Home Digital Photography Basics Shutter Speed Meets Aperture
Shutter Speed Meets Aperture

In digital photography, to get a properly exposed image, you need X amount of light to be recorded by the sensor, known as exposure. All Canon digital cameras come with a lovely Auto setting , the infamous green square. It controls all the settings in your Canon, shutter speed and aperture included, in hopes of giving the sensor exactly X amount of light. Unfortunately, it also controls most of the fun in digital photography. How would you like it if your parents controlled all your fun? You'd probably hate it. We'll let's not let Canon do that to our cameras. Let's get off that evil green square and put some fun in your photos.

To achieve a nicely exposed image, you can use a very small aperture, but you will need a long shutter speed to give enough light. Conversely, if you want a very fast shutter speed, you'll need a large aperture to gather enough light for that perfect exposure. It's a fine balancing act that WILL make all the difference in your photos. These 2 variables will give you a huge set of creativity tools at your disposal.

I know it is all still sounds a little complex, but you don't have to think about all these factors all the time. Canon cameras come with built in light meters that will do most of this funky math for you. All you need to do is tell it what you want to control (aperture or shutter speed), and it will do the rest of the work for you. Here are a couple easy Canon camera modes you can use to take back some of the control in your digital photography.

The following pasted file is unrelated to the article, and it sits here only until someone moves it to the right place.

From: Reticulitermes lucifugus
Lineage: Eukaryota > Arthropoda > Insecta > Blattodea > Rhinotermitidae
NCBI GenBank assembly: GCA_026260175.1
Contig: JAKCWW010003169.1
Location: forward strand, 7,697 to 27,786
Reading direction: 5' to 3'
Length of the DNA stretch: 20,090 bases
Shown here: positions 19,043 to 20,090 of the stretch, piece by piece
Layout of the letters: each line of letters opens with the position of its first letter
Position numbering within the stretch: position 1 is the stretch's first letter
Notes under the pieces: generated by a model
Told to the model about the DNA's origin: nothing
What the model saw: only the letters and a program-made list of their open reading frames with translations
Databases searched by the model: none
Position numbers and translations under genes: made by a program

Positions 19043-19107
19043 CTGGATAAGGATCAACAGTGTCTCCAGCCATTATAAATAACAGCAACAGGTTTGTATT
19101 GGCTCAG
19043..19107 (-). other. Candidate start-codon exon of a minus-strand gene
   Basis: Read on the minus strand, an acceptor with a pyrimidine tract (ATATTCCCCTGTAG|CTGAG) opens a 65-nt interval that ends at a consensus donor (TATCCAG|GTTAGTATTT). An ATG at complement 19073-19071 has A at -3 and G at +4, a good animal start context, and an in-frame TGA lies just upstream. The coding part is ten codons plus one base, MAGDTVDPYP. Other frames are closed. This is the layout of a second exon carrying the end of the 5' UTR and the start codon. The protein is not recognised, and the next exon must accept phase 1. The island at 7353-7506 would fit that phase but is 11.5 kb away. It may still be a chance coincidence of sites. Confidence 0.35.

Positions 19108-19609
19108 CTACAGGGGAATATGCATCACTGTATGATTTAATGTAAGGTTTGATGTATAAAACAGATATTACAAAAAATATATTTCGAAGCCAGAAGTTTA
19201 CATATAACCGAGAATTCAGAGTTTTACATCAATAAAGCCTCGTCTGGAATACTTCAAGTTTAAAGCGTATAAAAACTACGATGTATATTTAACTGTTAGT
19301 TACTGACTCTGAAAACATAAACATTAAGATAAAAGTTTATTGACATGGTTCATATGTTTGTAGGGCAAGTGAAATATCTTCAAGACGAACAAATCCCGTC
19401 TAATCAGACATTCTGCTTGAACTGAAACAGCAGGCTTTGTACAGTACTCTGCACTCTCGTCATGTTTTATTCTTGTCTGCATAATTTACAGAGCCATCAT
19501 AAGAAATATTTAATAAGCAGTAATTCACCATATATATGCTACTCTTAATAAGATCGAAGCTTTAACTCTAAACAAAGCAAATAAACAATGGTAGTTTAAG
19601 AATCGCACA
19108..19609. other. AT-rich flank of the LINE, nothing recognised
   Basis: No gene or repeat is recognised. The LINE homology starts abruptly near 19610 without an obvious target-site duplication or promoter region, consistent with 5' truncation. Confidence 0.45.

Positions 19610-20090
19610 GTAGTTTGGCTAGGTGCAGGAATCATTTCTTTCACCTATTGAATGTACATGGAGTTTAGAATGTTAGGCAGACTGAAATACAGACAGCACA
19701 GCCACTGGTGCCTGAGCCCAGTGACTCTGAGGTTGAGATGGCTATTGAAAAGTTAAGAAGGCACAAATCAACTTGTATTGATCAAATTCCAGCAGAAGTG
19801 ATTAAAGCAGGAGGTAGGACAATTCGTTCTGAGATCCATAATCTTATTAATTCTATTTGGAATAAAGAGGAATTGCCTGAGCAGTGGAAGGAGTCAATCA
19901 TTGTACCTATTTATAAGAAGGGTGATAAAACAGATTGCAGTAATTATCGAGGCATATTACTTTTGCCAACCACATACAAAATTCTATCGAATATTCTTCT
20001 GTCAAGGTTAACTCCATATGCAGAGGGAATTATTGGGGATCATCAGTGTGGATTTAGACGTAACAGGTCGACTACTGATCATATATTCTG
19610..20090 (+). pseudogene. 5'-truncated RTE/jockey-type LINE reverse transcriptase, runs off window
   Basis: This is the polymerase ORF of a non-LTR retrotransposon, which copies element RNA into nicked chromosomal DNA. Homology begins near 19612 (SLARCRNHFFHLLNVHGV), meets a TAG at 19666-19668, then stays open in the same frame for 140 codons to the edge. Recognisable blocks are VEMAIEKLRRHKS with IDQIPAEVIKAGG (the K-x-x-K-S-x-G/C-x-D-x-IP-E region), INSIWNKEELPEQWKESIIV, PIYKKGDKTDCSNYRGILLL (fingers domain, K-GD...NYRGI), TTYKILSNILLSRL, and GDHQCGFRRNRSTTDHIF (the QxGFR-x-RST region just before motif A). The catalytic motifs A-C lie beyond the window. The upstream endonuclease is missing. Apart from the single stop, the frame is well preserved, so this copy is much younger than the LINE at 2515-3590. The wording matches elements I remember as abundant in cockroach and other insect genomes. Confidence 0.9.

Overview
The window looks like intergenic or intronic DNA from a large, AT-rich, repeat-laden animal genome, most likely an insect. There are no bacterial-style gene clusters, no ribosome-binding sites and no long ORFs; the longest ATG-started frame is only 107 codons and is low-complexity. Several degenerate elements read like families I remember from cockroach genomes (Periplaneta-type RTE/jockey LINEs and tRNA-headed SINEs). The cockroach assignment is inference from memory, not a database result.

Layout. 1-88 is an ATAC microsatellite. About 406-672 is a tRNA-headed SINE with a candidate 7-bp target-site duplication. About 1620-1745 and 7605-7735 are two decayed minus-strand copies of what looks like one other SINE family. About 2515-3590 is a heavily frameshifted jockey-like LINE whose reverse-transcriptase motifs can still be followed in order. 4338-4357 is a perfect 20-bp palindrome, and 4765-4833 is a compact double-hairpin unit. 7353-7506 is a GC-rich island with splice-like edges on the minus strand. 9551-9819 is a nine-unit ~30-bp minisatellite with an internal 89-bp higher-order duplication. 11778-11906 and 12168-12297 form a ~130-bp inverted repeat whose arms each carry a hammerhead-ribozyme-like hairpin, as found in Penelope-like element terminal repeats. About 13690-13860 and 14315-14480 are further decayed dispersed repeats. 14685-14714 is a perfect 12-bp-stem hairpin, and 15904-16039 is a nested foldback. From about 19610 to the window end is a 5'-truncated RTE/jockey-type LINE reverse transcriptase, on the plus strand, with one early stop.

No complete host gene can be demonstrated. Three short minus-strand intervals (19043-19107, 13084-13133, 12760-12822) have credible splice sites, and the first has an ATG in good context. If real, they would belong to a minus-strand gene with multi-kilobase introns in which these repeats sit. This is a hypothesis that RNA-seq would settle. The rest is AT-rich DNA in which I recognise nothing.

Av (aperture priority) - This allows you to manually set the aperture, the camera will automatically figure out the correct shutter speed to use.

Tv (shutter speed priority) - This allows you to manually set the shutter speed, the camera will automatically figure ou tthe correct aperture to use.

Go out and play with each of these settings. Put your Canon in Av mode and take a bunch of pictures of the same thing with different aperture settings. Do you notice any difference with each setting? Do the same the Tv mode.

There are other fun things you can do with metering and lighting, which we'll get to in a later post. This post is just to give you a picture of the balancing act between shutter speed and aperture.


 

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